I am fortunate to have had great mentoring and partnerships from super experienced, talented and solid climbers, but it is also really good to get out of your own little group and learn from another person/school of thought. I brought back new time saving and safety ideas, information and tips from both of these courses that my partners have adopted as well.

The main thing is to pick the course that will benefit you the most at your given level - CMS is great about figuring out what that course should be. Just give them a call or email. You will learn so much more than you expect. If I had the money I would probably take a course or do a guided trip every couple of years just to refresh and learn new things.

Have fun and climb safe!

5.samadhi · · Unknown Hometown · Joined Jul 2013 · Points: 40

tell a chill climber that you know you want to go out and learn and that you'd be happy to buy beer or weed or dinner or drive or whatever

Sam N. · · Unknown Hometown · Joined Jan 2011 · Points: 0

Similar to the title of this thread there is a great book from The Mountaineers called From Gym To Crag. They also have a great book on anchors. Reading and rereading those books and practicing the skills helped me the most. It won't replace hiring a guide, but there is a lot of useful information in these and other books that can help you along the way.

Optimistic · · New Paltz · Joined Aug 2007 · Points: 300
evan h wrote:My first outdoor climb was my first outdoor lead. I didn't want to go to meetup groups or wait for someone to offer to take me climbing, so I researched like hell, took a couple of marginally useful classes in the gym related to outdoor climbing, and started off on a 5.8 sport climb. With the exception of gear protected climbing (where following a mentor is advised), I would say those that are persistent and attentive to detail can safely equip themselves to lead a very modest and well-protected sport climb (well below your gym leading ability).
One additional source if you take this tack (can't recommend it, although it's exactly what I did, with trad gear, in 1980 or so, at age 14...why I'm still alive I couldn't say) is a video that Chris Lindner put out on sport climbing. Obviously nothing replaces direct experience, but he does cover a lot of good points in there.

Key points to remember if you head out on your own (based on reading accident threads on here): it is possible for a sport climb to be greater than twice the length of your rope, and clipping the chains is not a reason to say "off belay". Missing these points is getting too many people injured and killed.
evan h · · Denver, CO · Joined Oct 2012 · Points: 310
Optimistic wrote: One additional source if you take this tack (can't recommend it, although it's exactly what I did, with trad gear, in 1980 or so, at age 14...why I'm still alive I couldn't say) is a video that Chris Lindner put out on sport climbing. Obviously nothing replaces direct experience, but he does cover a lot of good points in there. Key points to remember if you head out on your own (based on reading accident threads on here): it is possible for a sport climb to be greater than twice the length of your rope, and clipping the chains is not a reason to say "off belay". Missing these points is getting too many people injured and killed.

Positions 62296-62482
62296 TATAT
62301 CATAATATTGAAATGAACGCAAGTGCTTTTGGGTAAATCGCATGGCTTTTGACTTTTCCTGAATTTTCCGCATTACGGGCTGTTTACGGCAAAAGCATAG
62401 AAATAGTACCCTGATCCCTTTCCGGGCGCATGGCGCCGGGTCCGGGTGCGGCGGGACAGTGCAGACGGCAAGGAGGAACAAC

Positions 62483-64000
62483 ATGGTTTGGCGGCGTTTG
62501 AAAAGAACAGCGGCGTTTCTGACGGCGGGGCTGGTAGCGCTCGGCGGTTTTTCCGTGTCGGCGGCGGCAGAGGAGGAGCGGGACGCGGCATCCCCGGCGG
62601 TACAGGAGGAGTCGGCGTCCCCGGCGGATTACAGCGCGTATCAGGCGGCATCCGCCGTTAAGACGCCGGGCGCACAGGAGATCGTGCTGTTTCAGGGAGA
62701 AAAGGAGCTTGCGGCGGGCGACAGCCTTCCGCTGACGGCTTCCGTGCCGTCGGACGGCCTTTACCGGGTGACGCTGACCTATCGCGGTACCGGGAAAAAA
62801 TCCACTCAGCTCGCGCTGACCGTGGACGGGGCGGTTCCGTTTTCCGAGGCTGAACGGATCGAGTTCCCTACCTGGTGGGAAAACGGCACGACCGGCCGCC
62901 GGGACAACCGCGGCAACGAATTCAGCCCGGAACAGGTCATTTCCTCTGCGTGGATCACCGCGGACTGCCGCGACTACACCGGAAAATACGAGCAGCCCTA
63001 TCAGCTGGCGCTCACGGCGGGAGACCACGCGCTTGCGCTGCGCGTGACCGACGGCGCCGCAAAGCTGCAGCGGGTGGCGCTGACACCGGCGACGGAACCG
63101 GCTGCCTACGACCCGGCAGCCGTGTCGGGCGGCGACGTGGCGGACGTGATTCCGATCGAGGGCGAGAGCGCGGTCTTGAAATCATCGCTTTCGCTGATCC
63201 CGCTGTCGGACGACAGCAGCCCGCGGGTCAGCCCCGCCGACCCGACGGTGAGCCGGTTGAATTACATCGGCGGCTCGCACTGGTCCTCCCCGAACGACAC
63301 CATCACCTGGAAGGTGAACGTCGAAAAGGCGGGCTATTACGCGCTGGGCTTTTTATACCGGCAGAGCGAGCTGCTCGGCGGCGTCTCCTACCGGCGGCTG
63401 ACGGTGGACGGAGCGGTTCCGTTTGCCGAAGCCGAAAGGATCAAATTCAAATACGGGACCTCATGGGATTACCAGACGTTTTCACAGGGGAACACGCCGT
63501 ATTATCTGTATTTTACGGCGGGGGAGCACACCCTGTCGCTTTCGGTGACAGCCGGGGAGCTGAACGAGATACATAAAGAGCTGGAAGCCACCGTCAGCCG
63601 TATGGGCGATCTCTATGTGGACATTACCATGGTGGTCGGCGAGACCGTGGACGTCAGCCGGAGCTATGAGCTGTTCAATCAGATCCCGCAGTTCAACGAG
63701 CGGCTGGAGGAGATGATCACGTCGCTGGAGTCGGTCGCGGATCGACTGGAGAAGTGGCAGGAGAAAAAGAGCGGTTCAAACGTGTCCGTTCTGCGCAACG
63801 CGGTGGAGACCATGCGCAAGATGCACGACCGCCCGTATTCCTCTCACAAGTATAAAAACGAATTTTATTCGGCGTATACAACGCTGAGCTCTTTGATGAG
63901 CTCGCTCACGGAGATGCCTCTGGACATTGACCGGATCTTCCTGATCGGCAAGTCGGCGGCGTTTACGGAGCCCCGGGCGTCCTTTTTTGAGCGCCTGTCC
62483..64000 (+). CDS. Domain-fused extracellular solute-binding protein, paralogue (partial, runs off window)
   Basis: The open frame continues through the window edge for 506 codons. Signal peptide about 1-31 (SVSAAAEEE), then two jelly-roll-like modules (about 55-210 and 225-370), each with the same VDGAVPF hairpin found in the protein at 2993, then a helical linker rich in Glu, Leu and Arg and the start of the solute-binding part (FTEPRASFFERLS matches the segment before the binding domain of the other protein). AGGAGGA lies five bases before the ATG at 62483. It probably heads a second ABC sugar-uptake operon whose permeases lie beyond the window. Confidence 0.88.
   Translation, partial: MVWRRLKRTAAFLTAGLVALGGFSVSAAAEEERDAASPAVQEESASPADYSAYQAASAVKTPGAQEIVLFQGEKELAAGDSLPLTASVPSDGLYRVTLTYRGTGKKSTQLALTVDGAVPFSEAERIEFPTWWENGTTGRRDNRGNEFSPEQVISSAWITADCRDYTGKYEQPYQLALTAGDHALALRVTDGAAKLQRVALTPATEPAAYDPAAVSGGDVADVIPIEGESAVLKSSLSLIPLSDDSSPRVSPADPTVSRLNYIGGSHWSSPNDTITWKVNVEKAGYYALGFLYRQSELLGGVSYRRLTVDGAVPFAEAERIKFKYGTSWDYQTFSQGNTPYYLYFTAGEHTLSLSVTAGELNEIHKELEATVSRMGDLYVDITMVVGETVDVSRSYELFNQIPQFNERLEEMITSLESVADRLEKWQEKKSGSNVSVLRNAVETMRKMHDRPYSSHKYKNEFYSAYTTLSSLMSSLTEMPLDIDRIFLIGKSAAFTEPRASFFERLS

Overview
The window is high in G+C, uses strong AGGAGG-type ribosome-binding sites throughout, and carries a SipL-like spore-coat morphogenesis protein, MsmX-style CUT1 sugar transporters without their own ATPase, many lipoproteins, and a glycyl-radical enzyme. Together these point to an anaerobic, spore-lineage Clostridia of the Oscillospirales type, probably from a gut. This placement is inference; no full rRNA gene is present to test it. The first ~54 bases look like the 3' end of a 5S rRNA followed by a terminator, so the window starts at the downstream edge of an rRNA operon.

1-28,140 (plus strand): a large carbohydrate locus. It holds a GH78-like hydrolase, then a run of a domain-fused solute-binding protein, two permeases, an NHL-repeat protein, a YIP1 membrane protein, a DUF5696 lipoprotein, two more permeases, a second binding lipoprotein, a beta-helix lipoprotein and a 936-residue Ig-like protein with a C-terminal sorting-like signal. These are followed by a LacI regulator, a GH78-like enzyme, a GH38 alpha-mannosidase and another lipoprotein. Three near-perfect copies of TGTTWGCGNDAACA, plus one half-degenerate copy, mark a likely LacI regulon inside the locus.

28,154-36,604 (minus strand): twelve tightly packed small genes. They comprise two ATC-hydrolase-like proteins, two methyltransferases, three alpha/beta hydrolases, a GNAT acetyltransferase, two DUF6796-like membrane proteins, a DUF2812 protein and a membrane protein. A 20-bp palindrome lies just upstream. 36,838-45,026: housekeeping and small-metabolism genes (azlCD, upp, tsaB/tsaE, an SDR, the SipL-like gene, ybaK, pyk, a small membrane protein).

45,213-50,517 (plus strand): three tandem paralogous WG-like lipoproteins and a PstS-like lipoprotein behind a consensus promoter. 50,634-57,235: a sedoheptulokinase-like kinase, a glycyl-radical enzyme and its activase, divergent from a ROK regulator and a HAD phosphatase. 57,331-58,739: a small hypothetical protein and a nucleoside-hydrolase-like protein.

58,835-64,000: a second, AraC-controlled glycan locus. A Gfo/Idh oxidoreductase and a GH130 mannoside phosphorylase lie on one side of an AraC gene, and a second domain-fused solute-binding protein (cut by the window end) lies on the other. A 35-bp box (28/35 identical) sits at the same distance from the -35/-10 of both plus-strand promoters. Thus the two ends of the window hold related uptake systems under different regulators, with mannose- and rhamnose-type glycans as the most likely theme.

Yes, +1 for the Chris Lindner video -- it was part of my researching prior to heading outside. It's also fairly entertaining, as he's not the type of guy who takes himself too seriously. I'll second Optimistic's key points: watch your rope length and take special care at understanding what is supposed to go on at anchors. The vast majority of accidents seem to occur after the climber arrives at the anchors! Basically, this all gets back to doing your homework. Get proficient at leading moderate routes (probably up to 5.10) in the gym. Know not to backclip, z-clip (really only happens in the gym), and know how to equip an anchor (at least with two draws, gates opposed). Know how to clean and how to communicate your intentions (lowering vs rapping). I think it's best to start on something short. My first lead was a 35' jug haul with bolts every 3 moves. I could easily communicate with my belayer and we had a clear plan before I stepped foot off the ground. If you're on the Front Range, Table Mountain in Golden can be a good spot (watch for high first bolts), as the routes are short and many allow for a walk-up toprope setup. Have fun and be safe!
Rajiv Ayyangar · · Portland, ME · Joined Jun 2010 · Points: 210

+1 for Chris Lindner's series. Also, I wrote a little overview specifically about how to get into modern sport climbing:

Peripheral Scrutiny: How to get into sport climbing

J. Serpico · · Saratoga County, NY · Joined Dec 2009 · Points: 140

I actually took a 3 months diving class in college. It was an elective. Honestly, much much less safe than climbing. I'm amazed people get dive certified in a weekend, which I consider much much less safe than picking up freedom of the hills and learning in progressive stages.